Life Style / Poetry Glossary
Accent: A stressed syllable or ictus. These alternate with unstressed syllables or slacks to produce a theoretical metrical pattern termed the rhythm that often, but not always, matches how the line . . . View Full Definition
Accentual Verse: Lines whose rhythm arises from its stressed syllables rather than from the number of its syllables, or from the length of time devoted to their sounding. Old english poems such as beowulf an . . . View Full Definition
Accentual-Syllabic Verse: Lines whose rhythm arises by the number and alternation of its stressed and unstressed syllables, organized into feet. Most english poems from the renaissance to the late eighteenth century . . . View Full Definition
Acephalous: A line of verse without its expected initial syllable.
Acrostic: A word, phrase, or passage spelled out vertically by the first letters of a group of lines in sequence. Sir john davies' hymnes of astraea dedicates 26 acrostic poems to elizabeth i. Edgar a . . . View Full Definition
Action Poetry: Verse written for performance by several voices.
Adonic: A classical greek and latin metre, a dimeter with a dactyl and a spondee / ~ ' ' / ' ' / such as are found at the close of sapphics.
Aesthetic Movement: A literary belief that art is its own justification and purpose, advocated in england by walter pater and practised by edgar allan poe, algernon charles swinburne, oscar wilde, and others.
Alcaics: A four-line classical stanza named after alcaeus, a greek poet, with a predominantly dactylic metre, imitated by alfred lord tennyson's poem, 'milton.'
Alexandrine: A metrical line of six feet or twelve syllables (in english), originally from french heroic verse. Randle cotgrave in his 1611 french-english dictionary explains: 'alexandrin. A verse of 12, . . . View Full Definition
Allegory: Henry cockeram, in his english dictionary (1623), explains this as 'a sentence that must be understood otherwise than the literal interpretation shewes' but does not distinguish among allego . . . View Full Definition
Alliteration: Using the same consonant to start two or more stressed words or syll= ables in a phrase or verse line, or using a series of vowels to begin such words or syllables in sequence. Alliteration . . . View Full Definition
Allusion: A reference to a historical, mythic, or literary person, place, event, movement, etc.
Ambiguity: A statement with two or more meanings that may seem to exclude one another in the context. Grammatical ambiguity (amphibologia) occurs where a word has two or more possible word classes. For . . . View Full Definition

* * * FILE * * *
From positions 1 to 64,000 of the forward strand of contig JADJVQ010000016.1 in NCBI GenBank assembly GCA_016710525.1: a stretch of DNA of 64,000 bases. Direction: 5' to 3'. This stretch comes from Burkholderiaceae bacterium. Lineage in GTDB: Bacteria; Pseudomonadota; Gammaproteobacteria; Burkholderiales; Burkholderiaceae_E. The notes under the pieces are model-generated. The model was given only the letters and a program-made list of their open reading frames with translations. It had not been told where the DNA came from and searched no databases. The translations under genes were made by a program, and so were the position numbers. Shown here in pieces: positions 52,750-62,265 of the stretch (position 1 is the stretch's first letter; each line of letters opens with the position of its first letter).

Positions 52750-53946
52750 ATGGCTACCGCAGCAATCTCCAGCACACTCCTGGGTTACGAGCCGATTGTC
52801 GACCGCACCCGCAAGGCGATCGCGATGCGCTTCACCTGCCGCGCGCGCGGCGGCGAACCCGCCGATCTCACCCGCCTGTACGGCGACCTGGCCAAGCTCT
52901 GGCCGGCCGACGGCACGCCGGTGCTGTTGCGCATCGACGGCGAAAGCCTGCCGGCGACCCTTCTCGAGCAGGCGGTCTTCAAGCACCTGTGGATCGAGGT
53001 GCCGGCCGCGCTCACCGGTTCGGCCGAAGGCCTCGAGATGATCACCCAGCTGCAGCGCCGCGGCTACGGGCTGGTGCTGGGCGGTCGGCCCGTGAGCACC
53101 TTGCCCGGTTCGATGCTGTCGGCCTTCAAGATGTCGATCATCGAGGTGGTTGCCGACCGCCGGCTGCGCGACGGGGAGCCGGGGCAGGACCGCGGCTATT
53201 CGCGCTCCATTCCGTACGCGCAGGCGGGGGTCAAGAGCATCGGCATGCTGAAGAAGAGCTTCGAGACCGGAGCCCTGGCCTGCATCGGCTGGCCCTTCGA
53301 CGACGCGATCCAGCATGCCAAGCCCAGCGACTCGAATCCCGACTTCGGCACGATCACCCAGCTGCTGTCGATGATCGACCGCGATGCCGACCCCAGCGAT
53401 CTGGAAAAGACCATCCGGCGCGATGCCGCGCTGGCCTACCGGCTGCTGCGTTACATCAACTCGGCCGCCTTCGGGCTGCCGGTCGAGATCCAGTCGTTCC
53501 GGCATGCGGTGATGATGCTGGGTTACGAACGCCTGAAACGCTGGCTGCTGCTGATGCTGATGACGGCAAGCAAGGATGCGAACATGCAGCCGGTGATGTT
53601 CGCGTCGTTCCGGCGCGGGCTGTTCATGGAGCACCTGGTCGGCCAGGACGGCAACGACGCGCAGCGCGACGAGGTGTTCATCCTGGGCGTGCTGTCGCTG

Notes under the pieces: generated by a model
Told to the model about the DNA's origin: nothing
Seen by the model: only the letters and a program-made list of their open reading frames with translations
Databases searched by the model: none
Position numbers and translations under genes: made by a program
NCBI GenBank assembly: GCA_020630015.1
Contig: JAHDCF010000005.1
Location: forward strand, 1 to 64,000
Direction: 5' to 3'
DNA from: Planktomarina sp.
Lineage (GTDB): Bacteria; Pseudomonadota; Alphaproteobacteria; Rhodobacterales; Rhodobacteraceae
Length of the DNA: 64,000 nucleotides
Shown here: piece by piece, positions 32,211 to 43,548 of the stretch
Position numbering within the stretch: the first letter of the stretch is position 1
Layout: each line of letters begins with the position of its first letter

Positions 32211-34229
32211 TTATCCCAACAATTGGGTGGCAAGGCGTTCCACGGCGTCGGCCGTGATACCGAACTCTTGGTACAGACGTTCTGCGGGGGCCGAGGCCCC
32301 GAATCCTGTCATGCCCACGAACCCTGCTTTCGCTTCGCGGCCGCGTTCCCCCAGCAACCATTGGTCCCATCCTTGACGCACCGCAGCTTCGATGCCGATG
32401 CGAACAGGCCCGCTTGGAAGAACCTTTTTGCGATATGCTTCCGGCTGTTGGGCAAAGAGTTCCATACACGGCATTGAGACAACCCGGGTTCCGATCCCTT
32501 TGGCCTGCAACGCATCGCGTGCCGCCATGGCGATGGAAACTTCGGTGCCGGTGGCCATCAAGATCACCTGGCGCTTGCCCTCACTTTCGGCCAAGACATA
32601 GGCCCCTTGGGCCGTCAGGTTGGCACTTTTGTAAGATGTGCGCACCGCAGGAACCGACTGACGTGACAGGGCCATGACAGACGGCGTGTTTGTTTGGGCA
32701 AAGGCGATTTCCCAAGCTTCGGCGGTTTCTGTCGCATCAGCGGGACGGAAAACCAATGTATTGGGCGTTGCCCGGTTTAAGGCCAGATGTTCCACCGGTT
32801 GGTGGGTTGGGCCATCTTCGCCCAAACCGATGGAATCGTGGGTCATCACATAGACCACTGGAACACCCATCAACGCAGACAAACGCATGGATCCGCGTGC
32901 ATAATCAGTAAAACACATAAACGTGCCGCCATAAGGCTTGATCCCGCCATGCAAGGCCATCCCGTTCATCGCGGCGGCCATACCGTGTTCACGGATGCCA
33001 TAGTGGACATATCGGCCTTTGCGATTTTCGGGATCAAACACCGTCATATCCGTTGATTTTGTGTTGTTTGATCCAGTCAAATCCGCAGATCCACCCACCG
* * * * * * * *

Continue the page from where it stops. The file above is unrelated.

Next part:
Amphibrach: Greek and latin metrical foot consisting of short, long, and short syllables / ~ ' ~ / (cf. The english word 'romantic'). An example is matthew prior's 'jinny the just.' see under foot below.
Amphimacer : A greek and latin metrical foot consisting of long, short, and long syllables / ' ~ ' / (cf. The english word 'forty-five'). An example is alfred lord tennyson's 'the oak.' see under foot below.
Amphisbaenic Rhyme: A reversed rhyme, such as 'trot' and 'tort.'
Amplification: Rhetorical figures of speech that repeat and vary the expression of a thought.
Anachronism: Someone or something belonging to another time period than the one in which it is described as being.
Anacoluthon : An interruption in a sentence, sometimes indicated by a pause, that is afterwards restarted in a syntactically different way. See also aposiopesis.
Anacreontic Verse: Imitations of the 6th-century b.c. greek poet anacreon, who wrote about love and wine. Thomas moore translated anacreon's odes in 1800. Abraham cowley adapted them in his anacreontics.
Anacrucis: One or two unstressed syllables at the beginning of a line that are unnecessary to the metre.
Anadiplosis : A repetition of the last word in a line or segment at the start of the next line or segment.
Anagram: A word spelled out by rearranging the letters of another word. When both lexical forms appear in the same poem, especially in proximity, a reader may reasonably suspect that the anagram is a . . . View Full Definition
Analepsis: A flashback.